Olympic Legacy Coverage: A Year Since the Games

One year after the Olympic Games, the legacy for the city of Rio is not what was promised by the Mayor, the Brazilian Olympic Committee, and the IOC. Below we compile our “A Year Since the Games” coverage on RioOnWatch and recommend a few additional must-read analyses of the Olympics’ impact on Rio de Janeiro.

RioOnWatch Coverage: Favela Resident Opinion Pieces

One Year After the Games: What Remains in Rio and in Complexo do Alemão [OPINION], by Cléber Araújo, Alemão communicator

A Year Later: Olympic Construction Left Ramos Without Public Spaces, Sidewalks, Trees, by Hugo Costa, geographer from Ramos

The Rio Olympics Ended Exactly A Year Ago. And Now? Dictatorship in the Midst of Democracy [OPINION], by Gizele Martins, Maré community journalist and activist

Abandonment and Exclusion: The Rio 2016 Games’ Primary Legacy, by Renan Schuindt, Costa Barros journalist and producer

Resistance in Laboriaux, Rocinha, in Light of the Olympic Legacy of Removals, by Simone Rodrigues, lawyer and Laboriaux resident

A Year After the Olympics, Life in Maré: Mobility, Public Security and Youth, by Thaís Cavalcante, Maré community journalist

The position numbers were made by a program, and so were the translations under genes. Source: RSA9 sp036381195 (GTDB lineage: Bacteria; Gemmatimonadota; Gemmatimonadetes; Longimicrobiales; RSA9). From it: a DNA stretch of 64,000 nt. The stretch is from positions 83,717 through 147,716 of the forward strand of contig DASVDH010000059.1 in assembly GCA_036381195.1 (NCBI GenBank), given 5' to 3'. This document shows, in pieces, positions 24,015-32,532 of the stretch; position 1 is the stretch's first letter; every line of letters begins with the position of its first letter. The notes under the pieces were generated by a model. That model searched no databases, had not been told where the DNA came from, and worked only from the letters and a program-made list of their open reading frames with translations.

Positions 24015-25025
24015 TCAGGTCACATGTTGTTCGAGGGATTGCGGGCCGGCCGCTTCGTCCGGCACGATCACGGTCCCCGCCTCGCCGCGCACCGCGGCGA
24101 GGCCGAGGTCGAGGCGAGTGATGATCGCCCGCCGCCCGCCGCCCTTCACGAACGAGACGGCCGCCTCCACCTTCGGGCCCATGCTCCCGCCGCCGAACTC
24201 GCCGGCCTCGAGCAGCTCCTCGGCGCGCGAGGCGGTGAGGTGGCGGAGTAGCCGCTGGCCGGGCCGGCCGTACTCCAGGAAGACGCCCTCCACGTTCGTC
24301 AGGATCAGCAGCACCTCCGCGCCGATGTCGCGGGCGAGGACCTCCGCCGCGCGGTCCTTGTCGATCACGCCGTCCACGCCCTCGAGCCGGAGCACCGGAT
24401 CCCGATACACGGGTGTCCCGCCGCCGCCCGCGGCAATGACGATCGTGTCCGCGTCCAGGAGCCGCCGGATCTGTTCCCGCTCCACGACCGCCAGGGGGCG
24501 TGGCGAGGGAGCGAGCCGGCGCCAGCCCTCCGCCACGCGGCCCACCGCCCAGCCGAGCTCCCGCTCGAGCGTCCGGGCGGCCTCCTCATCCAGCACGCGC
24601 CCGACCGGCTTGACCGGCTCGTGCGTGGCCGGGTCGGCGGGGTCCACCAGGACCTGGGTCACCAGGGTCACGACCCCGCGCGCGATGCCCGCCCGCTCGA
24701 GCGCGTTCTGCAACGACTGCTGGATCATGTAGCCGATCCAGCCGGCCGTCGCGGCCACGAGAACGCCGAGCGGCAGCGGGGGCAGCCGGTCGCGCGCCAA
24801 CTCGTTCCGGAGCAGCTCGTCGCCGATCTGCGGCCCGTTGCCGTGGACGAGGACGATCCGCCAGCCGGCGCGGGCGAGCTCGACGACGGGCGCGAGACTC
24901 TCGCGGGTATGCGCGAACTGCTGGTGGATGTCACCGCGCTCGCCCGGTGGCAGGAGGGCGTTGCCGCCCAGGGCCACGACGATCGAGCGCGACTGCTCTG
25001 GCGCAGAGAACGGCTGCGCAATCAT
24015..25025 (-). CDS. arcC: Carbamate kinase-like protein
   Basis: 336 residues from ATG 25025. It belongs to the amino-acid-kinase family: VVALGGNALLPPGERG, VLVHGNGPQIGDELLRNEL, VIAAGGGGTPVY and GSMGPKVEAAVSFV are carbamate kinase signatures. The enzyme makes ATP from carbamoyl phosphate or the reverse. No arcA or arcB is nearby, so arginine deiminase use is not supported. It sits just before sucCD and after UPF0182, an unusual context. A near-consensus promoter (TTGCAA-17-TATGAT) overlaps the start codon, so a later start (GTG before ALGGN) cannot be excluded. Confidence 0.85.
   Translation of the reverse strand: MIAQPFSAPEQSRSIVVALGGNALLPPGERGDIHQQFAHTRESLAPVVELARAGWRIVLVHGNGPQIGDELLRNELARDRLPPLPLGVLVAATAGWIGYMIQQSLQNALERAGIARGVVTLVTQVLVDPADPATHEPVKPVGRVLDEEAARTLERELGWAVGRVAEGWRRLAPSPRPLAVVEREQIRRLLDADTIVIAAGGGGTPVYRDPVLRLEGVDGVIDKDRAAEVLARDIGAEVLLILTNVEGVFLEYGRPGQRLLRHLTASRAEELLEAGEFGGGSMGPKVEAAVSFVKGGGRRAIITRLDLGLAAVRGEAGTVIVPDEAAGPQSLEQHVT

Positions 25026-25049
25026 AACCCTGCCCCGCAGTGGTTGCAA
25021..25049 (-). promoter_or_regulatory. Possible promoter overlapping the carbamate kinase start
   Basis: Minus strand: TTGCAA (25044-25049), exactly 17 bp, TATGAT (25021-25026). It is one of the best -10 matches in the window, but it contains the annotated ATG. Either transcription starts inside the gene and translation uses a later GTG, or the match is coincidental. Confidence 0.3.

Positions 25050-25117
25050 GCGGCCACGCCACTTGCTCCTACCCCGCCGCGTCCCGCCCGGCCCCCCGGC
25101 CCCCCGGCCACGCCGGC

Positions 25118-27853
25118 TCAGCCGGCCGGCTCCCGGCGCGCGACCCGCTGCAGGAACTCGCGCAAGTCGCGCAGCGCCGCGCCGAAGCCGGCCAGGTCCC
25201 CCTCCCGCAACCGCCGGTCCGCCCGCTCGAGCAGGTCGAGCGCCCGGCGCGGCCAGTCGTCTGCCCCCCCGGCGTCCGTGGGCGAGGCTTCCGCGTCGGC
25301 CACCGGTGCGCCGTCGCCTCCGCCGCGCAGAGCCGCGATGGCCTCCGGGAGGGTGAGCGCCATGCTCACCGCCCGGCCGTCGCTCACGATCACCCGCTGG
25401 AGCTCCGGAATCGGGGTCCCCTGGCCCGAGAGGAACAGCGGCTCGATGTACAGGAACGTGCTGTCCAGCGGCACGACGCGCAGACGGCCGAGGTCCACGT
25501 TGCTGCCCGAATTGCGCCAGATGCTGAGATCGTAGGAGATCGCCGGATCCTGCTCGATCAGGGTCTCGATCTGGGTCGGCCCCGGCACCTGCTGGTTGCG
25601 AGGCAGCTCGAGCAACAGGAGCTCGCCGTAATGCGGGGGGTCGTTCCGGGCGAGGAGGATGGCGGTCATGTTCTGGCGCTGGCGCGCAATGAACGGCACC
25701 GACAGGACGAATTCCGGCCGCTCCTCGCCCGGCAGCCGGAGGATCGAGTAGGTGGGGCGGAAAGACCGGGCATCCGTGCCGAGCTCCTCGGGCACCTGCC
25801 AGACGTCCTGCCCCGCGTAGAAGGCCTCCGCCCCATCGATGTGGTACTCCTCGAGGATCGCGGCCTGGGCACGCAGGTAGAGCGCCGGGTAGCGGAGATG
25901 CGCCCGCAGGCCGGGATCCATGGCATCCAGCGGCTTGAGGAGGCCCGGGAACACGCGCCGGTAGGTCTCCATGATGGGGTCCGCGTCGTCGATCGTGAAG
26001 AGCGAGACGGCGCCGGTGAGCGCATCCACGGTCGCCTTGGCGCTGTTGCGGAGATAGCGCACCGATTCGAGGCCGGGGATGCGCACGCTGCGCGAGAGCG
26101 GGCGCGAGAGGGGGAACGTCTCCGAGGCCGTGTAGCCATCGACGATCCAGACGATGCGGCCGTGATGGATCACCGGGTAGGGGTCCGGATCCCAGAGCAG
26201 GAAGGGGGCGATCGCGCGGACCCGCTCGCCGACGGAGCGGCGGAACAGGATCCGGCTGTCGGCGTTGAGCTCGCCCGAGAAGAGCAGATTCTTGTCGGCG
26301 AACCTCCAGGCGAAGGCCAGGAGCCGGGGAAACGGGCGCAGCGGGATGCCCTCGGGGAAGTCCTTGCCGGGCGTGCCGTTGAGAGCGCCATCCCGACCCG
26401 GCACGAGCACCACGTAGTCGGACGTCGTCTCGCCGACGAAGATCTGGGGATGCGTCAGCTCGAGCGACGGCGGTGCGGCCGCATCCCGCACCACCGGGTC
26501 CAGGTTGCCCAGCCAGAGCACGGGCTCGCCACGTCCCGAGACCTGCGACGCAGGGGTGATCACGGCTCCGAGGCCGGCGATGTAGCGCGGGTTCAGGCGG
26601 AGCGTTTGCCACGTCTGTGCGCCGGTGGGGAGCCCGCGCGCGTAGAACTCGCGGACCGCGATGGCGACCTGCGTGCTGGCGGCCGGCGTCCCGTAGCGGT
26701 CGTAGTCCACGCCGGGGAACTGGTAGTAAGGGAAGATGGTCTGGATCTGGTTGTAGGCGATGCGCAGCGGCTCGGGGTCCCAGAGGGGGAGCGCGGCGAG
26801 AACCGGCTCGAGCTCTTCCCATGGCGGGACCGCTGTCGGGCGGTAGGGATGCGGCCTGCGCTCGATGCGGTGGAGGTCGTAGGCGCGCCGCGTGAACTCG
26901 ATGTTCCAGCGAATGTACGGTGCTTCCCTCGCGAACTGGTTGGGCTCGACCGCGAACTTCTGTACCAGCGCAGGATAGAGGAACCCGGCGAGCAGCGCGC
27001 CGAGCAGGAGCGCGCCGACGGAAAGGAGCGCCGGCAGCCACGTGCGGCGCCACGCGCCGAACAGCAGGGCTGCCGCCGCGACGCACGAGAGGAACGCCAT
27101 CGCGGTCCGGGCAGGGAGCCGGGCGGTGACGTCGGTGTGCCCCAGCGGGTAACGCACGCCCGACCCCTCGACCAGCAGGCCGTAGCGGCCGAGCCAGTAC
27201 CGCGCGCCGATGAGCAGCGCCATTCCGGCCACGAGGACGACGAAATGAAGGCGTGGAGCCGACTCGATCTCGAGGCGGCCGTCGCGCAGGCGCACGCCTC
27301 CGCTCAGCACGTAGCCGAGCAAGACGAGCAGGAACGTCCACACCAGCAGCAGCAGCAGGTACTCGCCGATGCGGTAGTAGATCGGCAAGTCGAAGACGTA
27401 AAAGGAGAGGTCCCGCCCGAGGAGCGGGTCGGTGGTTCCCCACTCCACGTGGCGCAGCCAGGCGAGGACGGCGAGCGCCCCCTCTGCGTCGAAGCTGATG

Other RioOnWatch Coverage:

8 Root Causes of Violence That Will Be Overlooked in Coverage of Rio’s Olympic Anniversary, by Tyler Strobl, RioOnWatch solidarity reporter

Life After Eviction: Heloisa Helena’s Struggle Against Religious and Racial Discrimination, by Cerianne Robertson, RioOnWatch research collaborator

One Year Later: Guanabara Bay Still Filthy, Maré Residents Debate Sanitation and Artisanal Fishing, by Raine Robichaud, RioOnWatch international observer

The Truth About Rio’s Olympic Legacy: Favelas Share Struggles and Victories at PACS Report Launch, by Gigi Ong-Alok, RioOnWatch international observer

‘Favela Olímpica’ Film Beautifully Documents Vila Autodromo’s Astounding Story of Olympic Resistance, by Suzanne Chatelier, RioOnWatch international observer

Other Recommended Research and Analysis

NEWS: Padlocked and falling apart: Rio’s Olympic legacy in tatters, in The Age, by Andrew Purcell.

BOOK: Rio 2016: Olympic Myths, Hard Realities. Edited by Andrew Zimbalist with articles CatComm’s Theresa Williamson as well as Juliana Barbassa, Jules Boykoff, Jamil Chade, Stephen Essex, and Renata Latuf.

REPORT: Post-Olympic Rio: The Legacy of the Games One Year Later, by Institute of Alternative Policies for the Southern Cone (PACS).

ANALYSIS: Rio’s Olympics Were a Raging Success! Really!, by Juliana Barbassa, America’s Quarterly.